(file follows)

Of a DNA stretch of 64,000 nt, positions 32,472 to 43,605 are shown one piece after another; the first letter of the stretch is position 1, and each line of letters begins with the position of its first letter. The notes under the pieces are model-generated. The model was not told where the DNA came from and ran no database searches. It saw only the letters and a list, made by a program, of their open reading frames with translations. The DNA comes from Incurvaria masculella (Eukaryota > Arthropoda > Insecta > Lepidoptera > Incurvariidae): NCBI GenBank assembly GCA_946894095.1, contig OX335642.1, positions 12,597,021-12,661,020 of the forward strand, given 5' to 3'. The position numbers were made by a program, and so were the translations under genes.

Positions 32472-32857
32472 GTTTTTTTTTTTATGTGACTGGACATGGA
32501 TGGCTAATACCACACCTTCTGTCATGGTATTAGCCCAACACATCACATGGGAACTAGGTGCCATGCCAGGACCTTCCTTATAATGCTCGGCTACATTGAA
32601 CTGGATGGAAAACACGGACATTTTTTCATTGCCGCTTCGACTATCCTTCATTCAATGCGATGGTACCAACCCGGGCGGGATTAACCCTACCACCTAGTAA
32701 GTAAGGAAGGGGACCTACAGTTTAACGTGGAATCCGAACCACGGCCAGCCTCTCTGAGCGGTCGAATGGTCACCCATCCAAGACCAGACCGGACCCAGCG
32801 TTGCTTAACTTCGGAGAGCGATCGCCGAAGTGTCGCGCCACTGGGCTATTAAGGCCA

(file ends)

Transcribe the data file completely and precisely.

Of a DNA stretch of 64,000 nt, positions 32,472 to 43,605 are shown one piece after another; the first letter of the stretch is position 1, and each line of letters begins with the position of its first letter. The notes under the pieces are model-generated. The model was not told where the DNA came from and ran no database searches. It saw only the letters and a list, made by a program, of their open reading frames with translations. The DNA comes from Incurvaria masculella (Eukaryota > Arthropoda > Insecta > Lepidoptera > Incurvariidae): NCBI GenBank assembly GCA_946894095.1, contig OX335642.1, positions 12,597,021-12,661,020 of the forward strand, given 5' to 3'. The position numbers were made by a program, and so were the translations under genes.

Positions 32472-32857
32472 GTTTTTTTTTTTATGTGACTGGACATGGA
32501 TGGCTAATACCACACCTTCTGTCATGGTATTAGCCCAACACATCACATGGGAACTAGGTGCCATGCCAGGACCTTCCTTATAATGCTCGGCTACATTGAA
32601 CTGGATGGAAAACACGGACATTTTTTCATTGCCGCTTCGACTATCCTTCATTCAATGCGATGGTACCAACCCGGGCGGGATTAACCCTACCACCTAGTAA
32701 GTAAGGAAGGGGACCTACAGTTTAACGTGGAATCCGAACCACGGCCAGCCTCTCTGAGCGGTCGAATGGTCACCCATCCAAGACCAGACCGGACCCAGCG
32801 TTGCTTAACTTCGGAGAGCGATCGCCGAAGTGTCGCGCCACTGGGCTATTAAGGCCA